Bill of Quantities for AgustaWestland's Bid:

Based on the Bill of Quantities submitted by AgustaWestland together with their bid, the helicopters itself costs only a little over half of the total contract amount. The helicopter's subsystems, notably the sensors, and initial load-out of ammunition took a huge share of the contract amount. The sensors are the helicopter's primary component, which makes the helicopter a versatile naval system for surface surveillance, ASuW, and ASW.

It also shows that acquiring ammunition is not cheap, and being a new user of such munitions, it is expected that the Philippine Navy will have to acquire more and maintain enough supply of warshot munitions in preparation of conflict, and program for live fire exercises once in a while. 

The BOQ also clearly shows what the deal includes. From the list above, it is comprehensive enough to allow the PN to be gently moulded from zero to a proficient and capable user of the entire system, with sufficient mission essential equipment, support, training, and logistics included in the deal.

With the Philippine Navy starting to have such capabilities, it would be easier for them to acquire additional units in the future, as long as they follow the same mindset of including essential training and maintenance support packages in the contract.

The AW-159 Wildcat, with labelling of its components for reader's understanding.
Photo taken from Finmeccanica.

Early Delivery Reputation:

With AgustaWestland's previous deliveries of the smaller AW-109E Power helicopters to the Philippine Navy and Philippine Air Force, they were able to do so in a shorter span of time than what is stipulated in the contract. It is possible that AgustaWestland could also do the same with the AW-159 Wildcat, although it would be produced in a different factory than its smaller stable mate. The Wildcat will be built in AgustaWestland's facility in the United Kingdom, whereas the AW-109 were built in Italy.

Delivery is expected to be made in late 2018, although it is hoped that AgustaWestland can make a shorter delivery time even if production of the Wildcat for the British and South Korean navies are in full swing. This could allow the Philippine Navy to start training their men in the Philippines, and make the Wildcat unit into full operational status even if the new frigates are not yet available.. At a temporary basis, the Wildcat can be stationed with the Gregorio del Pilar-class frigates and conduct ship-based training not only for the pilots, but also for the ship and maintenance crews.


Yes finally, after several attempts in the past to acquire a real ASW naval helicopter, the Philippine Navy is getting some. As more helicopter-capable naval assets become available, it is expected that the PN will request for more units as part of the Horizons 2 and 3 phases of the Revised AFP Modernization Program. MaxDefense will update its readers on this project, as it progresses until the next administration after those of Pres. Benigno Aquino III.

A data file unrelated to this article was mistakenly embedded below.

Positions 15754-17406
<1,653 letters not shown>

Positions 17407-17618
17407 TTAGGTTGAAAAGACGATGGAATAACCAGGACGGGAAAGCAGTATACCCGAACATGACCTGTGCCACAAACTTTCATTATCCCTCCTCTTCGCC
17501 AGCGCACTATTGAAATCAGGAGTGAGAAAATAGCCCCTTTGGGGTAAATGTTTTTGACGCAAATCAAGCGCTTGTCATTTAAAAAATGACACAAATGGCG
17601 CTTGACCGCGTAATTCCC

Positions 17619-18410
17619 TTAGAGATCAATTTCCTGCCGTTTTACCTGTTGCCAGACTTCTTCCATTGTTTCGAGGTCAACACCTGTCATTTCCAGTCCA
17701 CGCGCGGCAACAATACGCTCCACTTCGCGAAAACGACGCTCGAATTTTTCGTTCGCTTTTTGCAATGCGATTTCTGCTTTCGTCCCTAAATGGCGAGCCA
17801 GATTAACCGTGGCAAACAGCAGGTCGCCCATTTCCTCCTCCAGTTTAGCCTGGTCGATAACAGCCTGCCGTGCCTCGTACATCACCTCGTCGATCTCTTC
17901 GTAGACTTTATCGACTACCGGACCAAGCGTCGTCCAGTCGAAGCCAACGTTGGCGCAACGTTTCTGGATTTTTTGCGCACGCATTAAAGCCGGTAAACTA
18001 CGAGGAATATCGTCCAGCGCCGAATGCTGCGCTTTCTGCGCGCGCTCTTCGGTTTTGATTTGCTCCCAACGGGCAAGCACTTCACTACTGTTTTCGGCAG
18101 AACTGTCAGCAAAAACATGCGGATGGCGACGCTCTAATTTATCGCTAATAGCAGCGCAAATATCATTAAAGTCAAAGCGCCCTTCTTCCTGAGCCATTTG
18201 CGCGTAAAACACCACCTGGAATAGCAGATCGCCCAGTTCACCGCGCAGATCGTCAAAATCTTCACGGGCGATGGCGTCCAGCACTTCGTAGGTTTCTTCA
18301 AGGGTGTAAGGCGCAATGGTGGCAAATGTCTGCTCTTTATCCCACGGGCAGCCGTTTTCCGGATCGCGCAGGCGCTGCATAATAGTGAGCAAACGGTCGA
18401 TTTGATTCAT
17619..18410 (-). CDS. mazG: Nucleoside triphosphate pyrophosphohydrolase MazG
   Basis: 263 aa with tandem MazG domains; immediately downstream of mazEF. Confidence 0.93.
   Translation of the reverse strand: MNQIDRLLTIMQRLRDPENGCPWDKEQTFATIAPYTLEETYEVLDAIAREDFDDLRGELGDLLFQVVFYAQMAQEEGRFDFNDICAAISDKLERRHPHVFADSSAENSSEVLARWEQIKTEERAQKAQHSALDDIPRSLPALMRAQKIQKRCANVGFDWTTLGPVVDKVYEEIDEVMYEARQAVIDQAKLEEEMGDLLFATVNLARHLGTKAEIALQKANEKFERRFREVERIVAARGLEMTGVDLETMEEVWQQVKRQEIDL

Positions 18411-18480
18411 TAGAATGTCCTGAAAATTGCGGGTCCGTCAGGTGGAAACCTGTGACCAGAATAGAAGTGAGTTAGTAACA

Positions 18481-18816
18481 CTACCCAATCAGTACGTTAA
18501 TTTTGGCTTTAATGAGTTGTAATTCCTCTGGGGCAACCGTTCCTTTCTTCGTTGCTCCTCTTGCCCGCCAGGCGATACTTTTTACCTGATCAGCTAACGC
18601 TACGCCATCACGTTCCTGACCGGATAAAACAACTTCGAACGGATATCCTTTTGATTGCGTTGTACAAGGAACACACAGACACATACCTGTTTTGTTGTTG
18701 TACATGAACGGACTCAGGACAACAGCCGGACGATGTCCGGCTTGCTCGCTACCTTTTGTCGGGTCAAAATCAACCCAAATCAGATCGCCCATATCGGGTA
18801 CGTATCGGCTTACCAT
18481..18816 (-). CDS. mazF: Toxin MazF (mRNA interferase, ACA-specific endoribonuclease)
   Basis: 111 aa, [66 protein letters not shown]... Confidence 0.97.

1. I was surprised they posted the BOQ. Where was it from?

  2. Thanks Max. Thank you Pnoy!!! Congrats PN. let's rally for Roxas and Robredo. And yes, a SALUTE to our fallen heroes in Basilan.

    Please give the army the required air-support..10 hrs of fighting tapos walang dumating na air-cover..? Ano to mga sir?? We are modernizing not for the static display, of course minsan kelangan din yun papogi tayo nga ating mga bagong gamit.Pnag hi-morale, Pero please, pd ba unahin muna ang coverage bago ang photo ops...!?

    1. It was previously stated sa media di nakapag air-support anb air force dahil di maganda ang panahon.

  3. wildcats are for the new frigates only? How about in gregorio del pilar frigates, will it acquire anti-sub helo too?

  4. so the winning bidder for our new frigate is INDIA? " The Philippine Navy joins the Royal Navy and the Republic of Korea Navy as the 3rd operator of the type. It would be used in tandem with the new frigates to be built by Garden Reach Shipbuilders & Engineers of India."


  5. so the winning bidder for our new frigate is INDIA? " The Philippine Navy joins the Royal Navy and the Republic of Korea Navy as the 3rd operator of the type. It would be used in tandem with the new frigates to be built by Garden Reach Shipbuilders & Engineers of India."

    1. GRSE of India is not yet the winning bidder, but the identified lowest calculated bidder. The Koreans are next after them.